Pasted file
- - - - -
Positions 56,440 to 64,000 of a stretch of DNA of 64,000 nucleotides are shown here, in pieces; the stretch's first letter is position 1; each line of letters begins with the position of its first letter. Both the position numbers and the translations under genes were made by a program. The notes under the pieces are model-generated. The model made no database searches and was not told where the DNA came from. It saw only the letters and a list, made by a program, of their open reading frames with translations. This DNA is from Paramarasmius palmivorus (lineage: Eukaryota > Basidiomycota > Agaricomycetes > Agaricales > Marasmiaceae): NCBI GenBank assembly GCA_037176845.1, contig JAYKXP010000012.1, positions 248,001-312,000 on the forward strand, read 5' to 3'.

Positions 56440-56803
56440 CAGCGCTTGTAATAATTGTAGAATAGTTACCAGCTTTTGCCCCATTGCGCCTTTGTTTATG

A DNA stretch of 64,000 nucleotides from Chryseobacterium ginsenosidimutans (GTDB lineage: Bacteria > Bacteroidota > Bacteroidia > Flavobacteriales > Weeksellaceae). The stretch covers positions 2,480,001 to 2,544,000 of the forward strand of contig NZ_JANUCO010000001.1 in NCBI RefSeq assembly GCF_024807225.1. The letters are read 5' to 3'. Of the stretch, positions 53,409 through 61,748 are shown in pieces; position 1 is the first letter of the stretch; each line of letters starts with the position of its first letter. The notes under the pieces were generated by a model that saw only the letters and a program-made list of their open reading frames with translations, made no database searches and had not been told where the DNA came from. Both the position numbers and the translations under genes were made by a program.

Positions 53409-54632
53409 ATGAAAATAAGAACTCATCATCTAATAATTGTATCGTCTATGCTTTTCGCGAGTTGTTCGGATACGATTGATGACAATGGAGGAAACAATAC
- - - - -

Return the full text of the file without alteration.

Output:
Positions 56,440 to 64,000 of a stretch of DNA of 64,000 nucleotides are shown here, in pieces; the stretch's first letter is position 1; each line of letters begins with the position of its first letter. Both the position numbers and the translations under genes were made by a program. The notes under the pieces are model-generated. The model made no database searches and was not told where the DNA came from. It saw only the letters and a list, made by a program, of their open reading frames with translations. This DNA is from Paramarasmius palmivorus (lineage: Eukaryota > Basidiomycota > Agaricomycetes > Agaricales > Marasmiaceae): NCBI GenBank assembly GCA_037176845.1, contig JAYKXP010000012.1, positions 248,001-312,000 on the forward strand, read 5' to 3'.

Positions 56440-56803
56440 CAGCGCTTGTAATAATTGTAGAATAGTTACCAGCTTTTGCCCCATTGCGCCTTTGTTTATG

A DNA stretch of 64,000 nucleotides from Chryseobacterium ginsenosidimutans (GTDB lineage: Bacteria > Bacteroidota > Bacteroidia > Flavobacteriales > Weeksellaceae). The stretch covers positions 2,480,001 to 2,544,000 of the forward strand of contig NZ_JANUCO010000001.1 in NCBI RefSeq assembly GCF_024807225.1. The letters are read 5' to 3'. Of the stretch, positions 53,409 through 61,748 are shown in pieces; position 1 is the first letter of the stretch; each line of letters starts with the position of its first letter. The notes under the pieces were generated by a model that saw only the letters and a program-made list of their open reading frames with translations, made no database searches and had not been told where the DNA came from. Both the position numbers and the translations under genes were made by a program.

Positions 53409-54632
53409 ATGAAAATAAGAACTCATCATCTAATAATTGTATCGTCTATGCTTTTCGCGAGTTGTTCGGATACGATTGATGACAATGGAGGAAACAATAC